It has been rumored for some time now, but the City of Detroit must acknowledge the reality that the Thanksgiving Classic is under siege from the NFL.
In a league where great traditions have been altered and tweaked for greater revenue, there is no doubting that the league will take a look into Detroit’s responsibilities following the team’s most recent drubbing at the hands of the Packers. While the team has hosted this game now 70 times, I suspect that the league will look to expand the Lions game into more cities.
If you don’t believe that this game is up in the air for the NFL, I would like to exhibit the case of the Kansas City Chiefs. Owner Lamar Hunt (deceased) had lobbied for years that there should be an all AFC match-up in the evening, and happened to secure one in 2006 for his Chiefs. Following his death three weeks after Thanksgiving, the league then reopened the game, selecting various teams in the AFC and NFC to participate. It was not until last night that the AFC had a host for the Thanksgiving game.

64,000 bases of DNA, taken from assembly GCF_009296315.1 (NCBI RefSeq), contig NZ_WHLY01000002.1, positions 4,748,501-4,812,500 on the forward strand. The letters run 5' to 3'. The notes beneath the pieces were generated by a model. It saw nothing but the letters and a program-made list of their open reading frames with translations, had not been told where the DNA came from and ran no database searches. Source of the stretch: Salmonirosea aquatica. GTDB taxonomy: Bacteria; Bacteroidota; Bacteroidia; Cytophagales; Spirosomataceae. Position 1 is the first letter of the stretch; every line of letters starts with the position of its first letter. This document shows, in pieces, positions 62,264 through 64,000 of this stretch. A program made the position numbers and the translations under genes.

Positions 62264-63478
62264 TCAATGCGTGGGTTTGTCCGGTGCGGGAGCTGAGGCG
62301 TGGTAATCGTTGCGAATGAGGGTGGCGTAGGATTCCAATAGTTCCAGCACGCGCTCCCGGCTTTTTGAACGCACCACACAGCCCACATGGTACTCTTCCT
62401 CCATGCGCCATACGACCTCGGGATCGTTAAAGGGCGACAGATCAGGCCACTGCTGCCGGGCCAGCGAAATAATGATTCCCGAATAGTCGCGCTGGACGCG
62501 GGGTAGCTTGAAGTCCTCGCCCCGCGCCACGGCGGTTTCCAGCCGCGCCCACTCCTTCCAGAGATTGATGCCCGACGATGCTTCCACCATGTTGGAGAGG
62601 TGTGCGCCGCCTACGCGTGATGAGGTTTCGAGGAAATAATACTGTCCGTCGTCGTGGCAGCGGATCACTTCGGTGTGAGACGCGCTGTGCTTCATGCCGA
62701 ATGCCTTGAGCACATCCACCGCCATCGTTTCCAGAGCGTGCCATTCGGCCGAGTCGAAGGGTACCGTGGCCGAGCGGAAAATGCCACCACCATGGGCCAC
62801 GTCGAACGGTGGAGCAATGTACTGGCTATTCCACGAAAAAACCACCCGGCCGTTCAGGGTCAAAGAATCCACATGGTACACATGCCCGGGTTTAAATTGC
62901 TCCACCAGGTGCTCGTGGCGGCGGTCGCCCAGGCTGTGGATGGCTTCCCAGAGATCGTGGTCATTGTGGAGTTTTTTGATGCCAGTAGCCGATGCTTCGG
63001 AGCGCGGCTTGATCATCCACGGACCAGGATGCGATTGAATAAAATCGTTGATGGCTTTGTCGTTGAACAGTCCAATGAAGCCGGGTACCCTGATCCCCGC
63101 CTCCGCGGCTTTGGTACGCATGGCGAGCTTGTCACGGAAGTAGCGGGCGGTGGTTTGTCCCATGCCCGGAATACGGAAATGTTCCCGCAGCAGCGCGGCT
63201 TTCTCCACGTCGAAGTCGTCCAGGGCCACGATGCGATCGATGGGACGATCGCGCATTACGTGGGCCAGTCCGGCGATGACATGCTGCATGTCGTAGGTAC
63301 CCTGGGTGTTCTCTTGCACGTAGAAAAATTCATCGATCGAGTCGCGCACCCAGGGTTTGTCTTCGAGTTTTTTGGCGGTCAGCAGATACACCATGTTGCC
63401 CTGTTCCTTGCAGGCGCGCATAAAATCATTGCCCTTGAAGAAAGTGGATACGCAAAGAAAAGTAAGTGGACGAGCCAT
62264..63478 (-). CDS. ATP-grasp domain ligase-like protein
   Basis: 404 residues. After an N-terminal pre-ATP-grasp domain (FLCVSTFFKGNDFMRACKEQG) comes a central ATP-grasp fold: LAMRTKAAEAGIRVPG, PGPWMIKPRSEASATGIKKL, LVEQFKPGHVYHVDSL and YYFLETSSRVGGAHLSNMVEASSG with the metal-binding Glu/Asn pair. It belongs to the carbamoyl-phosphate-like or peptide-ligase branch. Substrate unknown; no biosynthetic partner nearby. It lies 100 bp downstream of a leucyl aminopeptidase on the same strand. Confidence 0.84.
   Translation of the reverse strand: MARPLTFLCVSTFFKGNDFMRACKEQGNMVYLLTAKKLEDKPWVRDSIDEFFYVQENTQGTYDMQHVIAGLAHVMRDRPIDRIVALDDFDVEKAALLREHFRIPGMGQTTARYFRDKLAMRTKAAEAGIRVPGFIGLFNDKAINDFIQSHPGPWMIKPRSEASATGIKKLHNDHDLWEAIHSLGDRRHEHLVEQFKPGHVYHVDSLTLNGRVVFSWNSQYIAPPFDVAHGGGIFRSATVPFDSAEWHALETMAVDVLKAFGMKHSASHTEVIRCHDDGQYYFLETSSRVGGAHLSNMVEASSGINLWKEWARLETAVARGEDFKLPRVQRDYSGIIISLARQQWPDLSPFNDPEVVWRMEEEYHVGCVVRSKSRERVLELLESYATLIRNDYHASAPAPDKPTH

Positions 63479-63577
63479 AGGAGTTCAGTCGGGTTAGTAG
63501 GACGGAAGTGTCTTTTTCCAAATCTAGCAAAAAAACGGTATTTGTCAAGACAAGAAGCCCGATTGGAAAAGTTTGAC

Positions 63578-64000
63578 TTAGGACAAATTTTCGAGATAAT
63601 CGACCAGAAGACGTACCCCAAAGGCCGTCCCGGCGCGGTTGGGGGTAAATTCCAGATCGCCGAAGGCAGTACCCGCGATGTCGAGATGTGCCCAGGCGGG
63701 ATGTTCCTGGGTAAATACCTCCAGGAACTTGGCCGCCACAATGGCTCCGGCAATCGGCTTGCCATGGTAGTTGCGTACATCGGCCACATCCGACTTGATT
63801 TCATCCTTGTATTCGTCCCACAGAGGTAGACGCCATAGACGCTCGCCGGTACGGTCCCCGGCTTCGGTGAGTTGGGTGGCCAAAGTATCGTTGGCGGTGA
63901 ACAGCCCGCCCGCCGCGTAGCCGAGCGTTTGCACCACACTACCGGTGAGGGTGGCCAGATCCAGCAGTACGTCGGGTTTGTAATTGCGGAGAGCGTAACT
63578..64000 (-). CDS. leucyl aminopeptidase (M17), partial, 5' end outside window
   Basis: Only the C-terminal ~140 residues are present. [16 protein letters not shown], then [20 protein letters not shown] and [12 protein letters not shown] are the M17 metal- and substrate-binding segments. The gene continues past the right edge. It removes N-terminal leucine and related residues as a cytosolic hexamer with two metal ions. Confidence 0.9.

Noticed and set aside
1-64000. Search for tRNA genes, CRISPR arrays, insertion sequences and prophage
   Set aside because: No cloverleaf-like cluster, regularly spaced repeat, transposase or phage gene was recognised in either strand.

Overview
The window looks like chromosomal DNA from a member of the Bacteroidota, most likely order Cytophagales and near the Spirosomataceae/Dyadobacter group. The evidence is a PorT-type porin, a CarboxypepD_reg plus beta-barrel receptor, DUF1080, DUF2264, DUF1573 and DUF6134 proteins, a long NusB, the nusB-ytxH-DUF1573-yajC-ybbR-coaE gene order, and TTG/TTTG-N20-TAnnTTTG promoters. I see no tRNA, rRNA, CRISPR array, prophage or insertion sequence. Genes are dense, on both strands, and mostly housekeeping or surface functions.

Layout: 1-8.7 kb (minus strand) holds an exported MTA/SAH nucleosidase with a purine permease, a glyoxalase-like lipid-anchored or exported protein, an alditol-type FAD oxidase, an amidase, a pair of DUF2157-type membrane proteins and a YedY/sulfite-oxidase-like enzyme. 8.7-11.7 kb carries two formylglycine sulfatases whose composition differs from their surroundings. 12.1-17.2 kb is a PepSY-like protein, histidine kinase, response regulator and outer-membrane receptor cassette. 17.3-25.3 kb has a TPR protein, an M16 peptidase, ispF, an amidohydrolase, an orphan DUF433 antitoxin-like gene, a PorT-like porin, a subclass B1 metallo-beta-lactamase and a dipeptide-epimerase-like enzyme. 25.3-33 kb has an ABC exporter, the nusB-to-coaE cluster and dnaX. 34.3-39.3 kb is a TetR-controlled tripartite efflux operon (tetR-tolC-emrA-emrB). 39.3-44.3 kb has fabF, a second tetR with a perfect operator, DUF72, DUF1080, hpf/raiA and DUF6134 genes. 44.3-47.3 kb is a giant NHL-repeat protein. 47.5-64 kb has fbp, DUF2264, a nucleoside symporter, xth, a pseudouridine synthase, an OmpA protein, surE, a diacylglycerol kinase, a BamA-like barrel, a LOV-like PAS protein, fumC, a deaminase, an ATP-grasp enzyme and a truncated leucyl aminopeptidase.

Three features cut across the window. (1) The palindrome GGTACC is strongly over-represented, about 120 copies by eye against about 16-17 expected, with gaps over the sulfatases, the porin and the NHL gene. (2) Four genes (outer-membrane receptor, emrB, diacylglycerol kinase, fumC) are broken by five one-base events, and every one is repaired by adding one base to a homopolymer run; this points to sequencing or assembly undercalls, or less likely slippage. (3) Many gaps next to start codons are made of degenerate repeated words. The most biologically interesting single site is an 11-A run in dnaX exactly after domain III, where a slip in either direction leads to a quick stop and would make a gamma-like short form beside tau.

My feeling is that the league will keep the Lions involved in the Thanksgiving game in some type of hybrid situation. This could mean Detroit plays every year with home games on the even years. It could also mean that Detroit and Dallas become annual opponents, alternating each year between Cowboys Stadium and Ford Field.
Every owner looks at this game and just drools over the idea of a filled stadium with a nationally-captivated audience. Sure, the Lions’ recent flops on Thanksgiving have not been a great help to the Detroit cause, but this game is purely economical for the other 30 owners in the NFL. Those would seem to not be favorable odds for Lions fans.